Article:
[tweetmeme] With proximity talks set to start next week, it is helpful to look back at where talks last stalled. The last peace talks between Israel and Palestine occurred in 2007-2008 after the Annapolis Conference with President Bush. Middle East Progress – a subsidiary of the Center for American Progress has a great overview of where talks ended, highlighting the status of the major issues – borders, Jerusalem, refugees and security. Take is away:
When Israelis and Palestinians renew negotiations, one of the main questions will be where negotiations on the core issues should begin. Palestinian Authority President Mahmoud Abbas wants negotiations to start from the point where they ended in his discussions with former Israeli Prime Minister Ehud Olmert as part of the Annapolis process, while Israeli Prime Minister Benjamin Netanyahu does not want to, as these were offers and no agreement was made.
Below is an overview of where negotiations left off.
Following the November 2007 Annapolis conference, negotiations began on a three-level model: direct talks on the core issues between then Israeli Foreign Minister Tzipi Livni and lead Palestinian negotiator Ahmed Qurei; negotiating teams discussing the issues in detail; and Olmert and Abbas stepping in to resolve disagreements.
Olmert and Abbas presented plans in late 2008 based on the progress made on each of the core issues—borders, Jerusalem, refugees and security. According to reports, the plans addressed the issues as such:
� Borders: Olmert says that in his plan, the Palestinian state would be based on 1967 borders with minor adjustments taking into account changes on the ground. Israel would annex around 6.3 or 6.4 percent of the West Bank with the Palestinians receiving lands equal to 5.8 percent of the area of the West Bank. Examples of settlements that Israel would retain include Ariel, Beit Aryeh, Gush Etzion, Ma’aleh Adumim and those around East Jerusalem. Palestinians would receive land adjacent to Gaza, and the southern, western and northern West Bank. The West Bank and Gaza would be connected by a tunnel controlled by the Palestinians but underIsraeli sovereignty. Abbas says that he presented maps that included a land swap of 1.9 percent of the West Bank.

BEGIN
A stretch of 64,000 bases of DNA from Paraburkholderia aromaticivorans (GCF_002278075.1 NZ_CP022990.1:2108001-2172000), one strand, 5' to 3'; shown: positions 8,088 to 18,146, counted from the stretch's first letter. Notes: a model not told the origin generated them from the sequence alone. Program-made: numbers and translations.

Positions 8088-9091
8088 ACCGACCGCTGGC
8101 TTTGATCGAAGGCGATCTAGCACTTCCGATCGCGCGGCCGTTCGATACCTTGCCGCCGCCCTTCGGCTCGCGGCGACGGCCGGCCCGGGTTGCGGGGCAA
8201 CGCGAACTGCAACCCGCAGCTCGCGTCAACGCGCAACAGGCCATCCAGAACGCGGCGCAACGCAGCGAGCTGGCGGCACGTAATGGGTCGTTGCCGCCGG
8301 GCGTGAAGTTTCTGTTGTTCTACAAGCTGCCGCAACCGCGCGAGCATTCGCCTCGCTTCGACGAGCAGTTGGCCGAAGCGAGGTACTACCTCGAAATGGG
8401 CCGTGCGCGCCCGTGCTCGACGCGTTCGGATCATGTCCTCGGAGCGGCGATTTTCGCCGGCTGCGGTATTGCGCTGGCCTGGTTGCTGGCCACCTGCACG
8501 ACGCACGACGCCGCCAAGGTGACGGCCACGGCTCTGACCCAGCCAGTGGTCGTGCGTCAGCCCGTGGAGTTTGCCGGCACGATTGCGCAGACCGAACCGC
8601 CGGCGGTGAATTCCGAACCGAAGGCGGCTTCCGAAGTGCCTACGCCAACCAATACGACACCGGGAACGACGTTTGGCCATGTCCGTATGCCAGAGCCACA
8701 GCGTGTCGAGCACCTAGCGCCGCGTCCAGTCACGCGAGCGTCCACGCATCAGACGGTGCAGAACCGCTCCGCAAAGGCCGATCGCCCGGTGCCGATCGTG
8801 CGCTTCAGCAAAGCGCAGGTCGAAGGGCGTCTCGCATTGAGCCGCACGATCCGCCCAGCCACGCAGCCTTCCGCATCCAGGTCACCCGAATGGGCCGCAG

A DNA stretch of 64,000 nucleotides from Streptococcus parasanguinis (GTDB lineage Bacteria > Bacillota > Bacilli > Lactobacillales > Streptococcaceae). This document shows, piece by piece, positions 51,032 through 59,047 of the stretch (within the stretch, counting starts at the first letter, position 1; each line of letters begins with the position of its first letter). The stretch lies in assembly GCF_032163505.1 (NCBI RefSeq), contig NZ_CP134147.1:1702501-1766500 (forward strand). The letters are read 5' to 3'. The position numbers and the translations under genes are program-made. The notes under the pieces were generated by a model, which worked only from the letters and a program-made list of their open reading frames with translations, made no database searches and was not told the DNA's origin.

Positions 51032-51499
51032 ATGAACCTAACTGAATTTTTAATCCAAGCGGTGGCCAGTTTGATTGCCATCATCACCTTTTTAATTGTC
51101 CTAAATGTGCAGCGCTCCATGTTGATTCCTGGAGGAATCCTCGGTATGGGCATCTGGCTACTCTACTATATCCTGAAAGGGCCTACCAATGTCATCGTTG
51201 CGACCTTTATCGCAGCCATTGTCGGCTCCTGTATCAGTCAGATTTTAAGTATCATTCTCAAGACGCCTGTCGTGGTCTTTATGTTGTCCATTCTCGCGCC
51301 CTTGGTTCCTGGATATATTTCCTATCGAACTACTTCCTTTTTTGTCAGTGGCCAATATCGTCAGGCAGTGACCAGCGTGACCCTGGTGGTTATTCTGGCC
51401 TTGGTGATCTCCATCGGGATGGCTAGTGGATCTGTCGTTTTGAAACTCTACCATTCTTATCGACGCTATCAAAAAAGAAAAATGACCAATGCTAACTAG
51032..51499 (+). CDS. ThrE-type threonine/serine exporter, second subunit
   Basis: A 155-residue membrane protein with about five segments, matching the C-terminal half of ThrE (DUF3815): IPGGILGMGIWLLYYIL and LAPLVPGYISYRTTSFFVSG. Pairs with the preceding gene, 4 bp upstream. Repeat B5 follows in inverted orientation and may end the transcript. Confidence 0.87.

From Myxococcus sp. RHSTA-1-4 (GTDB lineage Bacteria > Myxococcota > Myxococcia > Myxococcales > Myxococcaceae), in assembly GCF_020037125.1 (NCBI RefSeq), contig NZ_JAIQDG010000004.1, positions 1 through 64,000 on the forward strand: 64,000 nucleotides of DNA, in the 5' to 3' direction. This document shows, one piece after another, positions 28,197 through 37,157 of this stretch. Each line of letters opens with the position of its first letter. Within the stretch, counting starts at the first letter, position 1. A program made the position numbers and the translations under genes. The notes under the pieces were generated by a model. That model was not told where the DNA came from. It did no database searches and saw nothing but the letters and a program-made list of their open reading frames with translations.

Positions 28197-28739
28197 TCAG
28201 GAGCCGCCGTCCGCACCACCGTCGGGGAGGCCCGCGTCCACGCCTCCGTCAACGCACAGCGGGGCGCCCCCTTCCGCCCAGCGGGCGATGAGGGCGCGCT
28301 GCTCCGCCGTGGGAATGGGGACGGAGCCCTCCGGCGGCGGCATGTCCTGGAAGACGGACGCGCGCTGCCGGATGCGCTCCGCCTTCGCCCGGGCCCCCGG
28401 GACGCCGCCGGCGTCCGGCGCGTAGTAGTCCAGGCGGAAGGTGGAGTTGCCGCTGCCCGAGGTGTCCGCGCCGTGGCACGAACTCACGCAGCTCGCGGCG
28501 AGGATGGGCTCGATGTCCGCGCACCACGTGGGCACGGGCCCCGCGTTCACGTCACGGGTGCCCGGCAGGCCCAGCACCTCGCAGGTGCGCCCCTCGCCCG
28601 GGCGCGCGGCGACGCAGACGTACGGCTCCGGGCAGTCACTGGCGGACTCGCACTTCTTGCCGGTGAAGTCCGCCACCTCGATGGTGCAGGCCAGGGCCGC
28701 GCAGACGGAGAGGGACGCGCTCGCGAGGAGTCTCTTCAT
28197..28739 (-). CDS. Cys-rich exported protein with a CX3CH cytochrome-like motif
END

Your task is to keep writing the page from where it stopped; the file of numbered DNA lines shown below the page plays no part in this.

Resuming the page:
� Jerusalem: Olmert and Abbas said that both agreed the neighborhoods of the city would be split, with the Palestinians controlling the Arab neighborhoods, which would serve as the capital of the Palestinian state and Israel retaining control of the Jewish neighborhoods. Olmert said that his plan included having the holy basin—home to Christian, Jewish and Muslim holy sites—jointly administered by Israel, Jordan, the Palestinian state, Saudi Arabia and the United States.
� Refugees: Olmert said that he told Abbas he could not accept a right of return; instead, Israel would accept 1,000 Palestinians on a humanitarian basis each year for five years. An international fund would also be created to compensate Palestinians.
� Security: Abbas said both he and Olmert, along with the United States and Egypt, agreed to have UNIFIL provide a third-party presence in the West Bank and Gaza. In August 2009, Haaretz reported that the Israelis had presented a detailed plan for security arrangements. They were seeking a demilitarized Palestinian state without an army, but the Palestinians sought the ability to defend against “outside threats.”
Olmert says that he never received a response from Abbas to his offer on September 16; Abbas says that the Palestinians did not stop the negotiations, nor did either side reject the negotiations, and there was a planned meeting in Washington for January 3, 2009 that never happened because of the escalation of fighting in Gaza.
Photo from Enduring America